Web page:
First, an ideology is a worldview in which the conditions of that worldview prescribe structures, individual roles and social organizations which reproduce those same material conditions of that worldview. What this means is that an ideology is the structure of ideas of the way society (or the world) can, does or should function; and that structure of ideas, etc. is the means of reproducing that ideology. In other words, an ideology is not just some collected ideas. Put into practice in the structure of a society, the material conditions created therein actually reinforce the ideas of that ideology. So, if part of an ideology is that the son of a farmer should be a farmer, the son is likely to become a farmer. This is an obvious example where an ideology can condition the very livelihood and lifestyle of an individual.
Ideologies can be very complex and interwoven in all aspects of human life. But they can also be simple descriptions of how a society is or how it could be.
The benefit of ideological reasoning is that it provides a simple understanding of how a society functions. (This is also a danger because the oversimplification can beget citizens to passively accept the dominant ideology.) However, on the other hand, another benefit is that an ideology can be presented in order to change society. As this can be for the better or for the worse, it all depends.
In general, the use of ideological reasoning is that it is a deductive approach that analyzes our beliefs, roles, social structures and then it is an analysis of the ways we put those beliefs and roles into practice. In short, ideological reasoning is an analysis of how we live, or how we could be living.
The first risk of ideological reasoning is that the logic of an ideology is mostly self-contained. That is, something outside of that ideology that conflicts with it would seem illogical. However, it is only illogical with respect to that ideology. That sounds a bit redundant. All it means is that the reasoner should always be aware that the logic of an ideology is largely particular to that ideology. To think outside the box, the reasoner should always be aware there are other ideologies, other worldviews which may expose the lack of logic of an ideology.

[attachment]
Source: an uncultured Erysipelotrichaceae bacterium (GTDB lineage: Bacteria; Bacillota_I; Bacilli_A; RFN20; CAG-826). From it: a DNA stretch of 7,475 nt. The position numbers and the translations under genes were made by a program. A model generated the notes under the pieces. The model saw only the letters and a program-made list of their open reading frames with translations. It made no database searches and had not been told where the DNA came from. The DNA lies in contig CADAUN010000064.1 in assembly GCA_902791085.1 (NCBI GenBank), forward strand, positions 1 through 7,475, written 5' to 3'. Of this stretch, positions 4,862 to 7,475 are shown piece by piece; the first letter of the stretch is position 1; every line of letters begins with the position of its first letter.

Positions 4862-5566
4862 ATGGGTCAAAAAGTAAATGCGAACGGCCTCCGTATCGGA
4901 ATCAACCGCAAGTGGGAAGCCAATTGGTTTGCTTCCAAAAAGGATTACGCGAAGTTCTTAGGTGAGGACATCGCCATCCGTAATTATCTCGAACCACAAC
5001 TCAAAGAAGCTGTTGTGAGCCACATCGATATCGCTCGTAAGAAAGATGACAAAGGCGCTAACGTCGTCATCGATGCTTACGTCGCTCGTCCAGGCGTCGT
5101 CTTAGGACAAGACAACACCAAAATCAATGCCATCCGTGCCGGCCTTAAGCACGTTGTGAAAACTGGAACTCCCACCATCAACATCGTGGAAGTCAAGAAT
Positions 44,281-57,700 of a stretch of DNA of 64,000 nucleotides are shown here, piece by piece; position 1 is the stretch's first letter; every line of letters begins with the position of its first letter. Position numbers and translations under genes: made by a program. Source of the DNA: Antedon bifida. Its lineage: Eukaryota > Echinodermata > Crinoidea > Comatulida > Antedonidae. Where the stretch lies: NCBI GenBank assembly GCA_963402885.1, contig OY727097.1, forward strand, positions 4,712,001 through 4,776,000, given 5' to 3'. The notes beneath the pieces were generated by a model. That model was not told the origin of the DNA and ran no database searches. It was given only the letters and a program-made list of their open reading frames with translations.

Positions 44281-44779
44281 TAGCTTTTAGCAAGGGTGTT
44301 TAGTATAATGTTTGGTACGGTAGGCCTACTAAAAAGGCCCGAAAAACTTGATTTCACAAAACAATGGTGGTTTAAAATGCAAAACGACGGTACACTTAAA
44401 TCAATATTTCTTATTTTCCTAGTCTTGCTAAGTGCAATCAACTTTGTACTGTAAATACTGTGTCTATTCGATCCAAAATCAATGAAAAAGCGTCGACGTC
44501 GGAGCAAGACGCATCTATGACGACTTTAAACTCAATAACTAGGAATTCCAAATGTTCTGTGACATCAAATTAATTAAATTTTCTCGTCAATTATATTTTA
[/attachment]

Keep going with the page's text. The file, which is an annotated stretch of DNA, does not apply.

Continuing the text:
Another risk of ideological, deductive reasoning, is that it begins with the core beliefs and then proceeds to particular ideas and material manifestations of those beliefs. Beginning with the general beliefs can frame those particulars in terms of those beliefs. Thus, the reasoner might intuit that all practices are justified. Rigorous ideological reasoning might avoid this risk, but it would be better to supplement an ideological analysis with some inductive reasoning. This would be looking at the particular ways we think and live before we look at these general, broad beliefs. This might help avoid some unconscious acceptance of some unethical practice simply because it fits nicely with an otherwise, seemingly just ideology.